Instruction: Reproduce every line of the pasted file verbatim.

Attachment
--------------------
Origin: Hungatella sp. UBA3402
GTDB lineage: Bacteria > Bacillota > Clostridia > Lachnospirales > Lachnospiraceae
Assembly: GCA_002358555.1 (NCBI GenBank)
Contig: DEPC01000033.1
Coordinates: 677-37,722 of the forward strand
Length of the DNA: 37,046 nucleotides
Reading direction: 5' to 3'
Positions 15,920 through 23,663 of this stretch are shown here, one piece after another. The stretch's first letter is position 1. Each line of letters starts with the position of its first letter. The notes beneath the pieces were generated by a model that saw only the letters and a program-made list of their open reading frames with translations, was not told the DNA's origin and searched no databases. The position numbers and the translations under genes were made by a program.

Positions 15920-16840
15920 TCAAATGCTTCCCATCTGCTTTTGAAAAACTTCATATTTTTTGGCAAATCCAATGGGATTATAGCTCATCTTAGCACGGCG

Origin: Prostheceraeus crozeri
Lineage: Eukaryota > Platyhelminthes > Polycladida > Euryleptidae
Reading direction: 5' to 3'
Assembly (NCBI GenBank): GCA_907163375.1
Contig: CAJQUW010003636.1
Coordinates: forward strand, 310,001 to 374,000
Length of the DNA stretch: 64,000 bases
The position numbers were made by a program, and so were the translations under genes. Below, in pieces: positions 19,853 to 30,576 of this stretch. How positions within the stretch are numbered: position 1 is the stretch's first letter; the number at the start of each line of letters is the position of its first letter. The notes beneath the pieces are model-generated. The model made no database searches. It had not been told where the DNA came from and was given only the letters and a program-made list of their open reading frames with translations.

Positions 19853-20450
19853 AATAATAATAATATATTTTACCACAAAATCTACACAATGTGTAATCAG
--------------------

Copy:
Origin: Hungatella sp. UBA3402
GTDB lineage: Bacteria > Bacillota > Clostridia > Lachnospirales > Lachnospiraceae
Assembly: GCA_002358555.1 (NCBI GenBank)
Contig: DEPC01000033.1
Coordinates: 677-37,722 of the forward strand
Length of the DNA: 37,046 nucleotides
Reading direction: 5' to 3'
Positions 15,920 through 23,663 of this stretch are shown here, one piece after another. The stretch's first letter is position 1. Each line of letters starts with the position of its first letter. The notes beneath the pieces were generated by a model that saw only the letters and a program-made list of their open reading frames with translations, was not told the DNA's origin and searched no databases. The position numbers and the translations under genes were made by a program.

Positions 15920-16840
15920 TCAAATGCTTCCCATCTGCTTTTGAAAAACTTCATATTTTTTGGCAAATCCAATGGGATTATAGCTCATCTTAGCACGGCG

Origin: Prostheceraeus crozeri
Lineage: Eukaryota > Platyhelminthes > Polycladida > Euryleptidae
Reading direction: 5' to 3'
Assembly (NCBI GenBank): GCA_907163375.1
Contig: CAJQUW010003636.1
Coordinates: forward strand, 310,001 to 374,000
Length of the DNA stretch: 64,000 bases
The position numbers were made by a program, and so were the translations under genes. Below, in pieces: positions 19,853 to 30,576 of this stretch. How positions within the stretch are numbered: position 1 is the stretch's first letter; the number at the start of each line of letters is the position of its first letter. The notes beneath the pieces are model-generated. The model made no database searches. It had not been told where the DNA came from and was given only the letters and a program-made list of their open reading frames with translations.

Positions 19853-20450
19853 AATAATAATAATATATTTTACCACAAAATCTACACAATGTGTAATCAG